Providing care for people living with dementia has posed some extra challenges amid the COVID-19 pandemic. Offering quality care while maintaining the 6-foot social distancing and heavy isolation guidelines can seem nearly impossible at times. It also requires creative solutions.
Since the World Health Organization declared the coronavirus crisis a pandemic in March 2020, tens of millions of people around the world have developed COVID-19. More than a million have lost their lives.
The pandemic has led healthcare professionals to develop a number of new strategies. In our webinar Dementia Care During COVID-19: Lessons Learned So Far, Teepa Snow, MS, OTR/L, FAOTA, discusses some of the important insights gained during the coronavirus disease outbreak. She also offers tips and guidance on how to provide better care for people living with dementia while keeping them safe from the disease.
Preventing the Spread of Disease
COVID-19 is an infectious illness caused by a coronavirus. The main feature of the virus is crown-like spikes on its surface. These spikes make it easier for the virus to attach itself to surfaces, including those surfaces inside the human body. Those caring for people with dementia should keep in mind the known characteristics of the virus and how that might affect this group.
In the months since COVID-19 first emerged, research has shown that:
- Humans spread coronavirus through their respiratory tracts.
- It can also spread into the body through saliva, mucus, and even through the surface of the eye.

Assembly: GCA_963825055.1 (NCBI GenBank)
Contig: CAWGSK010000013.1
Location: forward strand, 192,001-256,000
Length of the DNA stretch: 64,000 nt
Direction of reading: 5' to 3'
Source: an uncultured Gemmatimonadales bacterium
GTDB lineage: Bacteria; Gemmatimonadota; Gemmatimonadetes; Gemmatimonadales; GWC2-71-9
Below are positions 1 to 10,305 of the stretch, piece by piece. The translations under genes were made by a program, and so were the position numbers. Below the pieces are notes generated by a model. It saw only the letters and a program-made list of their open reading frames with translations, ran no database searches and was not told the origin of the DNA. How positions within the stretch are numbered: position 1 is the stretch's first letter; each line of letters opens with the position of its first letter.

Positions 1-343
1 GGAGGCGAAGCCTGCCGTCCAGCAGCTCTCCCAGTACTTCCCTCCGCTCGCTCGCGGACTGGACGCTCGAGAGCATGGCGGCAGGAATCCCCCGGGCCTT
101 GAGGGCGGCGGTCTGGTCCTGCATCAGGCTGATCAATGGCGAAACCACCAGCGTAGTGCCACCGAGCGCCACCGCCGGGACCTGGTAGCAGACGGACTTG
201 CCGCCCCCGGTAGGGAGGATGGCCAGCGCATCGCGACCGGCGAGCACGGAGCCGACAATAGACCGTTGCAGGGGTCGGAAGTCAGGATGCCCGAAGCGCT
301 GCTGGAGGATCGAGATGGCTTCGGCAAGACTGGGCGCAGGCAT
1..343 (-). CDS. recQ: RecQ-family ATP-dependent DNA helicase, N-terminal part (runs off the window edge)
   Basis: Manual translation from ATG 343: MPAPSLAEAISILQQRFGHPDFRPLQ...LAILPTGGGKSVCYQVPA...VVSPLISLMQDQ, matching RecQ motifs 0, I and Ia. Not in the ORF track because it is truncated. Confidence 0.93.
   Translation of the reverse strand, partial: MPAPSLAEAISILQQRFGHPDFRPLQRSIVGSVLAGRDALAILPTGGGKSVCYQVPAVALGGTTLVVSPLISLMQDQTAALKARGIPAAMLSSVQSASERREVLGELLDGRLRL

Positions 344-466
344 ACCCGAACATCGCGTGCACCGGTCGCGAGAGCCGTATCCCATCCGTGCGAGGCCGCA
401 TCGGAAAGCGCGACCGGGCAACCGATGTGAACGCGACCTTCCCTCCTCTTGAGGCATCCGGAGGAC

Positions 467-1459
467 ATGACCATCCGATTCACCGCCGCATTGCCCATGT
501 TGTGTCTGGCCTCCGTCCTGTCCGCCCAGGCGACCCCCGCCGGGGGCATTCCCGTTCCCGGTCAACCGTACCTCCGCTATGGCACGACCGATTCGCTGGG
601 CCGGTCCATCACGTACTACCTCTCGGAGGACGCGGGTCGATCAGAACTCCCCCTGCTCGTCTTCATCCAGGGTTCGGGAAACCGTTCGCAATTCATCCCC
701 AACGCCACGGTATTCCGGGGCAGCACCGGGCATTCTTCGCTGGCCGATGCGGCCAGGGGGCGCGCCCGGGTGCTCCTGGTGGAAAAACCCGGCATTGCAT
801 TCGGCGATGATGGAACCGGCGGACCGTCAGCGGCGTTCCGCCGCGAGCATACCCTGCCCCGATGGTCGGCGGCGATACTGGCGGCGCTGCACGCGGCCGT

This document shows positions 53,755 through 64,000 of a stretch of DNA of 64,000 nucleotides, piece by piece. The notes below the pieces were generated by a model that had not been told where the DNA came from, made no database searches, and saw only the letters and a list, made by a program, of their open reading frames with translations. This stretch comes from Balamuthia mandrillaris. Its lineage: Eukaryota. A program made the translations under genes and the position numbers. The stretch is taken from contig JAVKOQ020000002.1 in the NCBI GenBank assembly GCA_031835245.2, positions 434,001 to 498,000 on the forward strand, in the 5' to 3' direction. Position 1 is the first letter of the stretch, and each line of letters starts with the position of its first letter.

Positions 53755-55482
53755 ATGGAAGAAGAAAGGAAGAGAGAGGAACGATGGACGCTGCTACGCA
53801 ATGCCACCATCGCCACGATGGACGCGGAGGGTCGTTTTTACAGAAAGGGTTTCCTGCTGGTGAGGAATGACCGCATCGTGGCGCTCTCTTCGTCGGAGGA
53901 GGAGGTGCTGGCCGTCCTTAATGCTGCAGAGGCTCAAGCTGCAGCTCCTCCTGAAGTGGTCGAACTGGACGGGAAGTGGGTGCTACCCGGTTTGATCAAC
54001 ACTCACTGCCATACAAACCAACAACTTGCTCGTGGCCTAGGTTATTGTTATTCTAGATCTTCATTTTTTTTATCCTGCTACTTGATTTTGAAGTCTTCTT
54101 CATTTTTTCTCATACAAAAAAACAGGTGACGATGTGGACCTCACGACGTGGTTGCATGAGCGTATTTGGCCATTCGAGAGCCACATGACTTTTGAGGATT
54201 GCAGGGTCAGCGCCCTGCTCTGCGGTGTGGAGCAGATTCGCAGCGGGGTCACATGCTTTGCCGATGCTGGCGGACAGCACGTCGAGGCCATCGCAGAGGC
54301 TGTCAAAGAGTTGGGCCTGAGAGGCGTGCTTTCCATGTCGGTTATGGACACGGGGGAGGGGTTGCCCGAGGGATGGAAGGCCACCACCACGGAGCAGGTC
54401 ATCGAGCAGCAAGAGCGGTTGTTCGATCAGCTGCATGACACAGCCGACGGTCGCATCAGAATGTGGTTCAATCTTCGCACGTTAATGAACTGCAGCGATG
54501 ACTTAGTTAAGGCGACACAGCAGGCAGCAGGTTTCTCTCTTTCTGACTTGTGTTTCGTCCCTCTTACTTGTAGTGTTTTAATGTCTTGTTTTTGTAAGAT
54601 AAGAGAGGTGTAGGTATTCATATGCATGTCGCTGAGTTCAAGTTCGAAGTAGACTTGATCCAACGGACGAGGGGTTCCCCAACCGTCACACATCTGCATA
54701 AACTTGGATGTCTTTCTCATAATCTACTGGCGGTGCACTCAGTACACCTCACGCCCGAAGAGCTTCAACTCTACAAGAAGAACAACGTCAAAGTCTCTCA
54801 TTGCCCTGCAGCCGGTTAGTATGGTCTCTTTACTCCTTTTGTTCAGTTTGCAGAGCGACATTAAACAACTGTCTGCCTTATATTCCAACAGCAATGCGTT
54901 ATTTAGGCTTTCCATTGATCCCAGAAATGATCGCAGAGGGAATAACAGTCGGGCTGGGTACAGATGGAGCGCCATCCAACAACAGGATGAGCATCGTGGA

- Once inside the body, coronavirus spreads quickly.
- Coronavirus can potentially live on hard surfaces for nine days or longer if not removed.
- Animals cannot transmit the virus to humans.
Because people with dementia may forget to wash their hands or take other precautions to avoid illness, healthcare workers need to be diligent in taking steps to protect patients and staff. Research focusing on how COVID spreads reveals:
- The virus is most likely spread by face-to-face transmission or hand-to-face transmission.
- Coronavirus is vulnerable to soap and water, ethanol or alcohol, bleach, and hydrogen peroxide.
- Coronavirus can survive on surfaces for only a limited time, but it dies faster upon exposure to common cleaning products.
Impact of COVID-19 in Long-Term Care
As of mid-November, the United States had already seen 11.3 million cases of COVID-19 and 248,000 deaths, according to Johns Hopkins University. In Snow’s September presentation, she shared estimates that 30% to 40% of deaths have been among long-term care residents.
Those living in congregate settings naturally face increased risk of being affected by respiratory pathogens. Therefore, following infection control and prevention guidelines from the Centers for Disease Control and Prevention and state and local officials is vital.
Between 3% and 5.2% of people who develop COVID-19 will die. In comparison, about 0.1% of the public dies from the flu.
Snow’s figures from September showed 231,957 confirmed cases of COVID-19 among long-term care residents. With 136,259 suspected cases, the total potential cases in long-term care were 368,216. With 55,845 confirmed COVID-19 deaths in long-term care facilities at that time, the risk of dying appears to be much higher than in the general population.